I think it all depends on what you know, like what you grow up learning. If you come from a religious family, you are inclined to believe in what the bible says, not what science says. If you were taught right from the start that evolution is how we came to be, that's what you will think. Personally, I don't think that evolution is challenging the system, because the bible and religion isn't the system. Evolution and Adam & Eve are two different theories; there isn't one that's better than the other, and neither of them have more believers than the other. I don't think that either theory is wrong, because that's basically what they both are-theories; that is, until totally proven correct.
I think the idea of evolution has gotten us a long way. Without it, where would we be? There would be no separation of church and state, and people of other religions may be shunned. We would not know about adaptation, and so would not be able to adapt ourselves. I am extremely atheist, and I think that people that get upset over talking about evolution in classrooms need to get over it.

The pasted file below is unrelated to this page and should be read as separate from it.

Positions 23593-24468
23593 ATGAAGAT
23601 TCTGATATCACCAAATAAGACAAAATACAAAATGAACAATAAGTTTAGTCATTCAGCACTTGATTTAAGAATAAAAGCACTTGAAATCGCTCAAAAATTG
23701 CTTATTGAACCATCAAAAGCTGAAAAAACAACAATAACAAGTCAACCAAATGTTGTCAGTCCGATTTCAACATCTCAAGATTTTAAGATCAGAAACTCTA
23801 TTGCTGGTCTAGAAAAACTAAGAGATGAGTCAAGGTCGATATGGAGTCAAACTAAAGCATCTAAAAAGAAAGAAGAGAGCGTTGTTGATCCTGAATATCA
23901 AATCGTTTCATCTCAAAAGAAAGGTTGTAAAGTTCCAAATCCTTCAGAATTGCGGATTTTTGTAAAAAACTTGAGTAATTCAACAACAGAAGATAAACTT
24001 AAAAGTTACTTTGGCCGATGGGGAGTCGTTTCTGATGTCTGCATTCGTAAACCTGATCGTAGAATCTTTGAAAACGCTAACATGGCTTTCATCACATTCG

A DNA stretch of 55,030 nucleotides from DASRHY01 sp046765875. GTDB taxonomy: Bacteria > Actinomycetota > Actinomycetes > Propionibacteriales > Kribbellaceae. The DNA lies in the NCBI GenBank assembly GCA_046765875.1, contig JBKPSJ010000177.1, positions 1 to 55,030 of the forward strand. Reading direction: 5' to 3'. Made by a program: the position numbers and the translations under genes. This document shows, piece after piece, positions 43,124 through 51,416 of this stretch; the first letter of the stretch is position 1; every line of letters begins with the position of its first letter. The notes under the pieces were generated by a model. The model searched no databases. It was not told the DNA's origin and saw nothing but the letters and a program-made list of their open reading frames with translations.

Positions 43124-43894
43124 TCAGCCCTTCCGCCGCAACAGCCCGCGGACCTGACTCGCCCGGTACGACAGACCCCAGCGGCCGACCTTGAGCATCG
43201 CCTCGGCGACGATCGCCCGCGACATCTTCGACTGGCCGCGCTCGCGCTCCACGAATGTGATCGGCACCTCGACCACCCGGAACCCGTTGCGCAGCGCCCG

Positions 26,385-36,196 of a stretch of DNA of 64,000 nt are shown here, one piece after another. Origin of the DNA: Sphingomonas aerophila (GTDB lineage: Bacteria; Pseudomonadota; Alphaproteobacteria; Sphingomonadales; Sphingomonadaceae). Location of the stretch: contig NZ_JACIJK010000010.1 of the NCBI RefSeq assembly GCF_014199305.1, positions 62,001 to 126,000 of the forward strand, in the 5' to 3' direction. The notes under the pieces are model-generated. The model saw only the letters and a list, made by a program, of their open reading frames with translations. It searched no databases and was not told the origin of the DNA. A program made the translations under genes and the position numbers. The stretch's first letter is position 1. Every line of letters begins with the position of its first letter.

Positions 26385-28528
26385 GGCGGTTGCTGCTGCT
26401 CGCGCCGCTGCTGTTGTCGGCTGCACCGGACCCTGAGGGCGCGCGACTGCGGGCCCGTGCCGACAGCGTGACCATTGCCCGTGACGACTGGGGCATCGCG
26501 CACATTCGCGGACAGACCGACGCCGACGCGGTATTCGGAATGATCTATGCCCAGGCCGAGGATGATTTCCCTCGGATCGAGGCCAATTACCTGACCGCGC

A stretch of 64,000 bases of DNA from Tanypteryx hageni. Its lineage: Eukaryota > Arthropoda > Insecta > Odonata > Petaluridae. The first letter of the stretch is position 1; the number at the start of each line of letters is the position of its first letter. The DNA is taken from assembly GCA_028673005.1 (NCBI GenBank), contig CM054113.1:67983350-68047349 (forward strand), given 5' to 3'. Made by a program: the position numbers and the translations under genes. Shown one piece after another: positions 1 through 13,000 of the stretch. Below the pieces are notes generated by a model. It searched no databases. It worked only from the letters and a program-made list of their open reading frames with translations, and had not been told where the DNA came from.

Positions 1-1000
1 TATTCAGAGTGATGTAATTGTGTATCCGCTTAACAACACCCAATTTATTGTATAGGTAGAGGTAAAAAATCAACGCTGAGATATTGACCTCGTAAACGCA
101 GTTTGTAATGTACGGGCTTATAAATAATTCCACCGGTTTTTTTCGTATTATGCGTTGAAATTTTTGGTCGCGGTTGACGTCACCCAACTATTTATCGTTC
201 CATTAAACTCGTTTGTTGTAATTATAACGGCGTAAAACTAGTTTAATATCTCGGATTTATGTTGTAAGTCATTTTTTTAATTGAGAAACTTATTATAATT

Comparing religion and science, even though people think they line up, is hard to do. Religion is faith. It is belief. Values. Morals. Science is so opposite from that. It is hypothesis, experiment, retest, prove and disprove. There is no text that states this and that and leaves everything open for interpretation as the bible does. What is learned in science changes all the time. That being said, I think it's a shame that creationists and evolutionists have come to such a break in society so that you have to be one or the other.On a personal level, I'd say I fall way near the Atheist end of the spectrum. I went to church to listen to the music and eat animal crackers... the stories didn't make sense to me. I read the bible for fun, as a story. And it has stuck in my mind that way. But science, for me, is more than story. It is easier to gather and believe when someone can say, we think this happened and here is what we have to show for it. That, I understand.I don't think that evolution is challenging the system. Well, how it was brought about, yes, but the theory itself, no. Think of it this way: if all along we had been told that the Earth came about in the big bang, and that we all had evolved from one source, one organism to what we are today and all of a sudden someone comes about saying, "hey, what if a higher power somewhere spontaneously created everything and everyone? What if all that science stuff is wrong and instead this guy, Adam and this girl, Eve..." and so on, then everyone would think that person was absolutely insane. Sure, he'd be challenging the system, but so would any new theory for such a confusing and unknown topic.